Home of the Spider Monkey and the Baker's Dozen

Terry home. Sketch by Sally Suddell

 

 

                          THE SPIDER MONKEY

 




 

In the mid-1960s there was a retailer located in East Northport called Modell’s.  Modell’s was a forerunner of Walmart. It was filled to the rafters with all sorts of products and departments that my little sister, brother and I explored freely, while our mother did the same.  My mother could spend hours in the hardware department and felt safe to let us explore on our own. Modell’s offered two things a young boy such as myself absolutely loved: a pet department and at the store entrance, a donut-making stand, which was home to the Baker’s Dozen, 13 donuts. What 11-year-old could ask for more?

 

My mother came out of the house onto the back steps and called for me.  I was playing with Jean and Paul in the far corner of our yard (we had the largest piece of property on Seaview Avenue, about two acres) and I came running to find out what my mom wanted.  She told me to make sure the three of us didn't get too dirty because after she finishes with the housework we were going to Modell’s. Modell’s. Just the mere mention of the word sent waves of joy through my body.  Not only were we going to be able to check out any new animals that might be there, like an exotic South American bird or some fighting fish, but I also knew we were going home with a baker’s dozen. I screamed with excitement “Jean, Paul we’re going to Modell’s”.   I ran to my brother and sister and in our moment of excitement we stopped poking at the dead opossum we found in the corner of the yard moments before, maggots still crawling all over it. The three of us ran into the house where our mother made sure we washed our faces and hands.  My mother said, “Remember kids we’re not shanty Irish; We’re lace curtain Irish, and that meant we never go out and about town all messed up”. She tells us she will be ready in five minutes and for us to wait for her outside. Well, I learned very early in life that was family code for mom needs to use the bathroom, which meant it would be more like 20 minutes.  My poor mother suffered from IBS her entire adult life. We would sit outside and quietly laugh at the funny fart sounds coming from the bathroom window. If she had known we were laughing at her condition we would have never gone to Modell’s.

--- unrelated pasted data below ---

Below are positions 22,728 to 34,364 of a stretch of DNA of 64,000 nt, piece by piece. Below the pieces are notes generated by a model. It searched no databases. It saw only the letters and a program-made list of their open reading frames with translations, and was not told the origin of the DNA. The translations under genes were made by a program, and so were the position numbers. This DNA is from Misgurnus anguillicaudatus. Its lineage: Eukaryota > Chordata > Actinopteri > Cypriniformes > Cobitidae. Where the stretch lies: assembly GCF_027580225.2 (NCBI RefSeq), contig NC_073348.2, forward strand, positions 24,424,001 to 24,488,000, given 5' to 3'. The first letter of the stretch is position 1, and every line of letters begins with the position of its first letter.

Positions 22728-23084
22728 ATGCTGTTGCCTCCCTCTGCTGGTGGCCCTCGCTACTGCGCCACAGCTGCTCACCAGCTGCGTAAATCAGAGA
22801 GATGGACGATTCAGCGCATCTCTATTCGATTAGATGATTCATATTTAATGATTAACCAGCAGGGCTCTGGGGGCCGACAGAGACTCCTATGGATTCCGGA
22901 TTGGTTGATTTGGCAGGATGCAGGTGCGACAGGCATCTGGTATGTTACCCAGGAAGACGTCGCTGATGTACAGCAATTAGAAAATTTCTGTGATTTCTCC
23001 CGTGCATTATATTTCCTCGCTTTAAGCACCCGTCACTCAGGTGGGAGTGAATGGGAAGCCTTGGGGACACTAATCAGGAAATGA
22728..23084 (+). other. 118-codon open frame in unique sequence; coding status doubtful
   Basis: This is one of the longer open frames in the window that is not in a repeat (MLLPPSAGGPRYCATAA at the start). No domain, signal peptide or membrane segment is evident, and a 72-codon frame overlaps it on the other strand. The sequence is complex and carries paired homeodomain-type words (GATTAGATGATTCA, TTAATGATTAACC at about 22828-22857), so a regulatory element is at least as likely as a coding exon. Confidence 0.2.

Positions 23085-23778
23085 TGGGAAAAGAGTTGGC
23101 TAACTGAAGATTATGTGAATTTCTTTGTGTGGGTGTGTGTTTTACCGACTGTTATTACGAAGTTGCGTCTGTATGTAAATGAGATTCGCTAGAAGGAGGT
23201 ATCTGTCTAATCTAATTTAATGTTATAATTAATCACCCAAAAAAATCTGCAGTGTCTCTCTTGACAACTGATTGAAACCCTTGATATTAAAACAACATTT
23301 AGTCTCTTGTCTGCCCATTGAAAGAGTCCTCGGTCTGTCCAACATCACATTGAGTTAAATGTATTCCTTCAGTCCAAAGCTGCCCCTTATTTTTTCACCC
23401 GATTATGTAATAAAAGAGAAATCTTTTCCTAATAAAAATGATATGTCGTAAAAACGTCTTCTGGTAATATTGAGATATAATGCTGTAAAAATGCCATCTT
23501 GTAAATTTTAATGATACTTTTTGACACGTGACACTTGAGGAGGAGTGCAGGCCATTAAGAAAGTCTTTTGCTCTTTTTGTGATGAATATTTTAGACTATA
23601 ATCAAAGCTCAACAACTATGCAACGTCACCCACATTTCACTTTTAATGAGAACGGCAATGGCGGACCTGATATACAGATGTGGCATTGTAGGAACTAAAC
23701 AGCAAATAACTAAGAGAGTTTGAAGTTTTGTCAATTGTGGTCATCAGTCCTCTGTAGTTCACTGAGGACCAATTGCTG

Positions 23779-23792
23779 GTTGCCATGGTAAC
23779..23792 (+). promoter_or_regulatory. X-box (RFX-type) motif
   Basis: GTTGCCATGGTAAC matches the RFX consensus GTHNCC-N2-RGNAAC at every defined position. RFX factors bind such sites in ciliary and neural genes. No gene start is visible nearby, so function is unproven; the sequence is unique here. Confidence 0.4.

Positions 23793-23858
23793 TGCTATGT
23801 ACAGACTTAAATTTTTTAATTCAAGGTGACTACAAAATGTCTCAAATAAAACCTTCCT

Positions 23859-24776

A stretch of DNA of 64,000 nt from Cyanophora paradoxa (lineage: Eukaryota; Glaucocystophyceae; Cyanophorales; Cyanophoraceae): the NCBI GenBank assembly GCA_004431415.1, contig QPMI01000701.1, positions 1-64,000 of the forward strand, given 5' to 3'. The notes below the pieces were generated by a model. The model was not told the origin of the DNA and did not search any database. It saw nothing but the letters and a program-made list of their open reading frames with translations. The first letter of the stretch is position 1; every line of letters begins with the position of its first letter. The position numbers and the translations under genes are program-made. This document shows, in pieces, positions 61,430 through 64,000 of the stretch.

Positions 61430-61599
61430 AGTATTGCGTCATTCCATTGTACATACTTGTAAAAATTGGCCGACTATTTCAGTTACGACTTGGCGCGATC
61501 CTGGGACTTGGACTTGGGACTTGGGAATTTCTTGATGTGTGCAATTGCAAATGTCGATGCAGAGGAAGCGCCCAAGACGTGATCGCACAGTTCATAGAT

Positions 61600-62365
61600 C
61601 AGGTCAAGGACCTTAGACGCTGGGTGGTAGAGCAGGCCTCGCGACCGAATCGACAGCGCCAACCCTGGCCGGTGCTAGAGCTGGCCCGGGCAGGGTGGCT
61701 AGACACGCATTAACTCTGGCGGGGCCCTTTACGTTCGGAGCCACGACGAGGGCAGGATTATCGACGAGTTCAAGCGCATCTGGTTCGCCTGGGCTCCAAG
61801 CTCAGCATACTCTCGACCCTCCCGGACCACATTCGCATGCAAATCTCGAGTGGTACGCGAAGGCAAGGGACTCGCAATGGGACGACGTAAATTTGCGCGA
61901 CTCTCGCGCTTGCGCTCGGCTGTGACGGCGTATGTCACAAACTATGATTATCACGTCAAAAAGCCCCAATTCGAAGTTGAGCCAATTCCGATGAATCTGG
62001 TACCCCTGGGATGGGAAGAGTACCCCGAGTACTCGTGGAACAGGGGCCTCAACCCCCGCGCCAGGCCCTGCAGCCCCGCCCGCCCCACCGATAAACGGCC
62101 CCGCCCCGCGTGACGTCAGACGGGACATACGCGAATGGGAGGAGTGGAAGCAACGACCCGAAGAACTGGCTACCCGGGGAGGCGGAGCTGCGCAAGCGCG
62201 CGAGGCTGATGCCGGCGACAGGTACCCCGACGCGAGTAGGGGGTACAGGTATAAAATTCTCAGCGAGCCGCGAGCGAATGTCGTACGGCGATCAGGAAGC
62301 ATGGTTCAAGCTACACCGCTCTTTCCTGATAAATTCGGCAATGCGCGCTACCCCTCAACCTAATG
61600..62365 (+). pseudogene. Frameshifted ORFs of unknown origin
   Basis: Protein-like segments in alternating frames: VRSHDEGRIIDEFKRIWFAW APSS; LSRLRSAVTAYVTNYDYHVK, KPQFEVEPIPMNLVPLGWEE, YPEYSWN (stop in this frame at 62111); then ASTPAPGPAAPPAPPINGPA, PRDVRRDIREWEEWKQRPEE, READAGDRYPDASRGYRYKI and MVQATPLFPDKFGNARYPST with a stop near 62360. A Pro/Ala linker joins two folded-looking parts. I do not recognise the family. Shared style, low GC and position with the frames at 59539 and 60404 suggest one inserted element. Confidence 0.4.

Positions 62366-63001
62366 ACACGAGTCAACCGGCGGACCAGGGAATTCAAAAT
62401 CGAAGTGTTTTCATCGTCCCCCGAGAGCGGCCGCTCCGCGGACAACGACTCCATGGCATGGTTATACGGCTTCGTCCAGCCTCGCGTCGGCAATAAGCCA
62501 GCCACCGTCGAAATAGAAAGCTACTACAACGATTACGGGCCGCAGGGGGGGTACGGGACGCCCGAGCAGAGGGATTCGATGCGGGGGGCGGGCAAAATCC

We entered Modell’s front lobby and pressed our faces up against the glass to get a good look at the automated donut-making machine.  We smiled at each other as the donuts splashed into the hot oil. Our mom gathered us up and we walked into Modell’s where my mom grabbed a shopping cart.  She turned to the three of us and told us sternly, “You can go check out the toys and pets and I will catch up with you in the pet department; and remember, no trouble or we will leave the store without any donuts”.  With that threat we had no intentions of causing any trouble.

 

Mom went off to explore on her own and we three kids ran to our first stop, the plant department where they had a walk-in greenhouse.  We entered the hot room and our noses were immediately filled with the strange sweet aroma of exotic plants and flowers. We came upon a cool new plant that I read about in school.  It’s a Venus Fly Trap, I told Jean and Paul that it eats bugs. Let’s find a bug and see if it will have it for lunch. In just a few minutes Paul cries out “John, I found an ant”. I grabbed the ant with my thumb and pointing finger and mush it a little but didn't kill it out right.  We walked back over to the Venus Fly Trap and I carefully dropped the half-dead ant into its spiny jaws. We looked in amazement as the plant closed itself around the struggling ant. I said “That’s one way to skin a chicken, let’s go check out the pet department”.